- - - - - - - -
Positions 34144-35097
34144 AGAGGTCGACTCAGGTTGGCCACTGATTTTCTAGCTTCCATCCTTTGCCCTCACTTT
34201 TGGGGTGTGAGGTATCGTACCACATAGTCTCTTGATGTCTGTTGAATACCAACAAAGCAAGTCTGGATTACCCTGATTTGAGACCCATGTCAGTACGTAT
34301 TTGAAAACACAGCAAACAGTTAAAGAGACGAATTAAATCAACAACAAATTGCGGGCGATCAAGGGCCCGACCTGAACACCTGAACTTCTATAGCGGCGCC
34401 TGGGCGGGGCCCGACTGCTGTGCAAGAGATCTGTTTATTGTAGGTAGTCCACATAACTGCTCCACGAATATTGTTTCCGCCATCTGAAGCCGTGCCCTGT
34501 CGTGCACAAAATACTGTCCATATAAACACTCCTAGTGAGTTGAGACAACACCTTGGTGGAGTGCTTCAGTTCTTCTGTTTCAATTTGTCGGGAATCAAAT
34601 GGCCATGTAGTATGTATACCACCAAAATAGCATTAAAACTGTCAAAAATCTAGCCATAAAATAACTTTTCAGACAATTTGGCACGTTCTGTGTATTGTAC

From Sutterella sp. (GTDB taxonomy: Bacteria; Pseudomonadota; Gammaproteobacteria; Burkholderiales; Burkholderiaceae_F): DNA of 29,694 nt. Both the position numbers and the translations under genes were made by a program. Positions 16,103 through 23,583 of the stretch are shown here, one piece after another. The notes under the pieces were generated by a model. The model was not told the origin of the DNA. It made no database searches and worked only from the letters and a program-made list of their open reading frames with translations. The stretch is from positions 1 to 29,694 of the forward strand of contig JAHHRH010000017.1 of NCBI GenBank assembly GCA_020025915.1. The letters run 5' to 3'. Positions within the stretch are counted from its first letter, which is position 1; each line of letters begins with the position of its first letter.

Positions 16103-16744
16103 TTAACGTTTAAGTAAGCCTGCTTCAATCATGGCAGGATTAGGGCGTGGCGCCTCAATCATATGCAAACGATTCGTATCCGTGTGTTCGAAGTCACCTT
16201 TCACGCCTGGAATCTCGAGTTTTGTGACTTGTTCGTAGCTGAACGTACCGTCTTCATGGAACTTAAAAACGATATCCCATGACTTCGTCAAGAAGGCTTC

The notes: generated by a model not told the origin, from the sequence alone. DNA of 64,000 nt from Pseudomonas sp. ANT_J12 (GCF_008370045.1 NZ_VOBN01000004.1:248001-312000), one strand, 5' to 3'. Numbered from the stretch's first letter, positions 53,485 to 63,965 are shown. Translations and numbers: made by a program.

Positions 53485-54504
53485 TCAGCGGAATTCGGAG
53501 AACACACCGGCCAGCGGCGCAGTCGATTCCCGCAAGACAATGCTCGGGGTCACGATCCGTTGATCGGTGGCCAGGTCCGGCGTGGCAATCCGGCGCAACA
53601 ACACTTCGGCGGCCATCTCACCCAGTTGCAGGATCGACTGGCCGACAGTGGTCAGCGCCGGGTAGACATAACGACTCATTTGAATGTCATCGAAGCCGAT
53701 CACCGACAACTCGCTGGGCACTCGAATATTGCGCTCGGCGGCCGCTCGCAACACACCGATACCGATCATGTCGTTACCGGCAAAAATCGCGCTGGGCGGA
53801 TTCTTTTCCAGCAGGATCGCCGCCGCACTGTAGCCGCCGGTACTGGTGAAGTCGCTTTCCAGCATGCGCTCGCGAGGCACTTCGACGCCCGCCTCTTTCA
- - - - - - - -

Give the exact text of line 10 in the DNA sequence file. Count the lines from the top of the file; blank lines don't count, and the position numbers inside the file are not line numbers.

16103 TTAACGTTTAAGTAAGCCTGCTTCAATCATGGCAGGATTAGGGCGTGGCGCCTCAATCATATGCAAACGATTCGTATCCGTGTGTTCGAAGTCACCTT